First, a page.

This post has gotten pretty relevant in the past couple of days with the recent discovery that ProJared cheated on his wife. I would safely say that I will never touch any of that creep's videos ever again.
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    Default Re: Do you separate the art from the artist?

    Artists ideals and ideologies often leak in their works, but it depends wildly by person.

    For example, everyone including me seem to dislike J.K Rowling right now, but it doesn't mean that harry potter books shouldn't be enjoyed, at least the original 7, but when J.K gone bonkers, her new works became progressively worse (cursed child and 2nd magical beasts movies).

    So my answer is 'it depends', though the art for me should have a very good quality for me to enjoy if artist is an ***,

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    Default Re: Do you separate the art from the artist?

    I think its neccesary, no matter what you consume regardless of medium , the person/people who made it will have opposing views to you in some shape or form, somtimes even the extremes that you might take personal offense. I like to enjoy things for what they are, sometimes i also like the people who made it but its more on their own merits, therefor i think its good to judge stuff by itself (tho sometimes since for example if something is a sequel or a political commentary i think maybe it's possible to judge it for something besides itself like context or author but i dont think its really ever neccesary to do so)

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    Default Re: Do you separate the art from the artist?

    I voted yes because your not going to always agree with the artist or find them a decent human being, but if I enjoy an art form that was made but disagree with the artist or something they did I find I can usually look past that. Lord knows some of my favorite actors and creators growing up have had some skeletons come out of their closet or allegations come out against them (I give benefit of the doubt, but try to completely separate art from the artist.....Just don't think about Neverland Ranch while listening to MJ)

  12. #12

    Default Re: Do you separate the art from the artist?

    I voted "Depends" because I decite by a case by case basis.

  13. #13
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    Default Re: Do you separate the art from the artist?

    No because there wouldn't be art without the artist. The artist conveys their thoughts through their art so without associating art with an artist, you wouldn't be able to truly enjoy the art.

  14. #14
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    Default Re: Do you separate the art from the artist?

    Wow, the whole controversies that are spreading about companies kow-towing to Communist China via censoring stuff and hiring people who support their evil ways when Hong Kong and a bunch of other places controlled by them are literally going through humanitarian crises because of them (especially the current controversy going on with the lady who plays Mulan in Disney's new live-action remake) is sure reminding me of this very forum post.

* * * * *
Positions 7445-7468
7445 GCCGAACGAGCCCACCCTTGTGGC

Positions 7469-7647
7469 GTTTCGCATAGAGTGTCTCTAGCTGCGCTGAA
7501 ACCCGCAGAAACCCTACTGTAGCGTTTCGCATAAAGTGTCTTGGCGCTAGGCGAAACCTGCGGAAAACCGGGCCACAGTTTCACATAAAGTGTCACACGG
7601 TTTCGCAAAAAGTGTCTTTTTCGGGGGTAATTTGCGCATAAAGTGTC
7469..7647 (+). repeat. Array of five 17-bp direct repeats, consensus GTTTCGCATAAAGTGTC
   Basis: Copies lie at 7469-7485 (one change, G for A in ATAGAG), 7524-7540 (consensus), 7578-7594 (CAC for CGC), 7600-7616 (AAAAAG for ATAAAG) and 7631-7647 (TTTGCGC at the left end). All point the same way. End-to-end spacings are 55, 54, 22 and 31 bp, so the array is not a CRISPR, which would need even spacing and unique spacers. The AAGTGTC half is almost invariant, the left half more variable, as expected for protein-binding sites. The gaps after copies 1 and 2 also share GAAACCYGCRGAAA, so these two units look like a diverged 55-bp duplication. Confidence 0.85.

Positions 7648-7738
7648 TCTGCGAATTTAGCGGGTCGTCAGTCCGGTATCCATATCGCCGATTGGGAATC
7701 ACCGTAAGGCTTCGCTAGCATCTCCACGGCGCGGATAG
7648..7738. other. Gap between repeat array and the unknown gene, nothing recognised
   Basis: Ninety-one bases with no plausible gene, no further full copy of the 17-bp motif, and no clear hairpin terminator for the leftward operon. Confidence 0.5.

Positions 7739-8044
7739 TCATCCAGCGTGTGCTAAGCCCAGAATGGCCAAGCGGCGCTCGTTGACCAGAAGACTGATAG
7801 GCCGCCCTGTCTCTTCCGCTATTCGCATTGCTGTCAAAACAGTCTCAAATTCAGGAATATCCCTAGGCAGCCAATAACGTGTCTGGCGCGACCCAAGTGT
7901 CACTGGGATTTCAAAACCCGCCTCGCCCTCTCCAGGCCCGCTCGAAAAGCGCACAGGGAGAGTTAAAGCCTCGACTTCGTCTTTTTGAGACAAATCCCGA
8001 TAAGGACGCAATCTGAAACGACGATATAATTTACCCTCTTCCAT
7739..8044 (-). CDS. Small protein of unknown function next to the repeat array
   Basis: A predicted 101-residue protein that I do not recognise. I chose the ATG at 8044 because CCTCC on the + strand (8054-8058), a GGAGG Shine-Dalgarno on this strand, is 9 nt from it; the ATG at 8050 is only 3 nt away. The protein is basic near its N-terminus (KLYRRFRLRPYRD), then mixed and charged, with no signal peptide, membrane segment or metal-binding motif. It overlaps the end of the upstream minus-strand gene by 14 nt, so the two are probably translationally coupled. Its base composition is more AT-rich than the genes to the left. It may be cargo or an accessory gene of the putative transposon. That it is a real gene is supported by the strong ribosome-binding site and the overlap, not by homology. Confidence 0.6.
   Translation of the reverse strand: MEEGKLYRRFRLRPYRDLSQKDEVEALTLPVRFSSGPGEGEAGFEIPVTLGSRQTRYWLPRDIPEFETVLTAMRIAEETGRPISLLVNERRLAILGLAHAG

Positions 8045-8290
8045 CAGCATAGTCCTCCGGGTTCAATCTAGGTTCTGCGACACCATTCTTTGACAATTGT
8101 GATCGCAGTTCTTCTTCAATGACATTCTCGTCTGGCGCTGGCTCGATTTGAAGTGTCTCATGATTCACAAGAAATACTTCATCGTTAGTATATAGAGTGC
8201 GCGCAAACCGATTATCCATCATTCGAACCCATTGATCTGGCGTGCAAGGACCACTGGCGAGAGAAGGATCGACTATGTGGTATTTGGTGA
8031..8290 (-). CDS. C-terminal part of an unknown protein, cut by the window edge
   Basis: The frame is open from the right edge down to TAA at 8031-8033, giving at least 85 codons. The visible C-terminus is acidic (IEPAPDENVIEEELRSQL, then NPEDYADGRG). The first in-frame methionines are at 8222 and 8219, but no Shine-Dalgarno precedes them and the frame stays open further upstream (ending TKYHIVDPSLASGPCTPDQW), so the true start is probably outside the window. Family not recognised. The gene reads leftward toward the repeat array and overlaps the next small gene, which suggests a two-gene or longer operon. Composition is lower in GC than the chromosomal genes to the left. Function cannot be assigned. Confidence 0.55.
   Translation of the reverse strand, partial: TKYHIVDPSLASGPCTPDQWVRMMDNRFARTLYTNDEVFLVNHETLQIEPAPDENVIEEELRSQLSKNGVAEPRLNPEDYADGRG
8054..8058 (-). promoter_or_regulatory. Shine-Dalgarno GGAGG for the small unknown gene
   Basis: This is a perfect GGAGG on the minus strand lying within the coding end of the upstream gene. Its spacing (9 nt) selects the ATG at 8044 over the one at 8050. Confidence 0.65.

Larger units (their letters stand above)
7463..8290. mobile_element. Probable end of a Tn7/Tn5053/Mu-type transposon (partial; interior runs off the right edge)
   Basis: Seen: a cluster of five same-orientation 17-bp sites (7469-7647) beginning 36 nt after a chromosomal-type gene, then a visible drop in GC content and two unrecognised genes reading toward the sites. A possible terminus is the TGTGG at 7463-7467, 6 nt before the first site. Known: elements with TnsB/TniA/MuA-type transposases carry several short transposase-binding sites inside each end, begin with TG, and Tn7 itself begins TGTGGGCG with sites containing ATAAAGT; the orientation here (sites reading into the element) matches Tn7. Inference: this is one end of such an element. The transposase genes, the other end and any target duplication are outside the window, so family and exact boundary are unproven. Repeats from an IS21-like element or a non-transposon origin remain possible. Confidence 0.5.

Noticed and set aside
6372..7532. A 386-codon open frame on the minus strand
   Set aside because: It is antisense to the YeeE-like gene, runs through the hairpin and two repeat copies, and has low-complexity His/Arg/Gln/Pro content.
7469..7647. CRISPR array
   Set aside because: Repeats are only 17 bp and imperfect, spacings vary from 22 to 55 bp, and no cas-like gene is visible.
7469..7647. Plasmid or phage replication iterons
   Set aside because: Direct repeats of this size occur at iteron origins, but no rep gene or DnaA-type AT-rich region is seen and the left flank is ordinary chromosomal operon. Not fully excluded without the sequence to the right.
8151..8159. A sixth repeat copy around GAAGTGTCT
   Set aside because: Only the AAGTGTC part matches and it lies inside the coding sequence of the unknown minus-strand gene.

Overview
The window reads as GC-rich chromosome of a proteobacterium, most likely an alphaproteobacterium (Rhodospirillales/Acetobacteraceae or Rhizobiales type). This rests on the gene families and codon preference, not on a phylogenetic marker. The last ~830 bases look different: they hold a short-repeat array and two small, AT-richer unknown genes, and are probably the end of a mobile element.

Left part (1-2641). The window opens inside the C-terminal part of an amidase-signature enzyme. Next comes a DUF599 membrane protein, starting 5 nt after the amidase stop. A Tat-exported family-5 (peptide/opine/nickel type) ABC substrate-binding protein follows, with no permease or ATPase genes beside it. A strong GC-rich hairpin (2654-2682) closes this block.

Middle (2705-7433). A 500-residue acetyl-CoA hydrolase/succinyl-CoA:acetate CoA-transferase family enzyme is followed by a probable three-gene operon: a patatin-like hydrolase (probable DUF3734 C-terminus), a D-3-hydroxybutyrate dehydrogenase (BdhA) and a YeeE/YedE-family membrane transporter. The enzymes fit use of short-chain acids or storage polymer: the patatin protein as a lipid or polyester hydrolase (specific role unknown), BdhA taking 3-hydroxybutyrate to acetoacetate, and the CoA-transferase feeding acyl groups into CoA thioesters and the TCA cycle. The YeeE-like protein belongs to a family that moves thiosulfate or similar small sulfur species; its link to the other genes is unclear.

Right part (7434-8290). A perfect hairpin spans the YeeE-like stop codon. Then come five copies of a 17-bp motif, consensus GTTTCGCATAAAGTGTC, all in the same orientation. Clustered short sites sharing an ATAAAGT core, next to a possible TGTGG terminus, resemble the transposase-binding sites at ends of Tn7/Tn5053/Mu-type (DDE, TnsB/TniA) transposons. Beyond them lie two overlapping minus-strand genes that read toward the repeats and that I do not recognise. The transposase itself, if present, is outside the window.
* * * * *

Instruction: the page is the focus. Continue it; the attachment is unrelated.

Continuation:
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    Default Re: Do you separate the art from the artist?

    I think it honestly depends a lot, because while who an artist is inevitably influences their work, artists also often put things out that they don't necessarily mean to, and readers themselves also in a sense bring something to a work. Also, if the author is alive, I have to consider whether I want to financially support them in a way that I would not have to consider if they were dead. H.P. Lovecraft, for example, was a vile racist and generally unpleasant person (which is apparent in his work IMO) but I'm fine buying/reading collections of his work because I feel it has value outside of those flaws, and he has long since kicked the bucket and as such does not benefit from me doing that. However, I know that I wouldn't feel this way about certain disgusting people like Woody Allen, whose work I would not want to engage with even if he were dead because I feel like his grossness permeates it so thoroughly that nothing can be salvaged from it. Basically, it's a deeply personal decision IMO.

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    Default Re: Do you separate the art from the artist?

    Had a friend ask me this a few days ago. I personally seperate the art from the artist because I believe the two are distinct. Sure the art is made from the artist's emotions, thoughts and beliefs but the work they produce is its own seperate thing. Just because the person who created it is bad/evil doesn't mean the art is therefore bad/evil. An example I gave my friend was I liked R. Kelly's Ignition Remix song. I think it's good. It doesn't mean I think he's a good guy. People interpret art differently; some people may say this art was made by a racist so the stuff they produced must be racist, and others may say the same art is just fiction/something else entirely. What you interpret from an art is just that, your interpretation. Forcing that interpretation to the definition of an art I think is wrong, since because art is subjective to the reader and their own beliefs, feelings and thoughts, you are then forcing your interpretation, thoughts, feelings and beliefs onto someone else which isn't nice. Although, an apple is still an apple.

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    Default Re: Do you separate the art from the artist?

    This is an excellent question.

    I guess it depends. For example, there are some movies I just couldn't bear to watch because of an actor/actress who had extremely controversial opinions. I couldn't help but to think about it and it ruined the immersion. But it had to be something really extreme to bug me that much.

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    Default Re: Do you separate the art from the artist?

    I guess so. But if the person didn't do anything bad, then no.

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    Default Re: Do you separate the art from the artist?

    The following is a reply to Mortos' (#3) comment:

    After finding out about Watsuki's doings, I won't be giving him or his publisher/s a cent of my money for his works ever again. I feel what he did is irredeemable and that he doesn't deserve further success or profit, and this applies to creators who committed equally heinous acts.

  20. #20
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    Default Re: Do you separate the art from the artist?

    There is no other, too often every single artist ends up being a really unpleasant person.
    Last edited by I'm the Worst; 1st April 2020 at 18:55.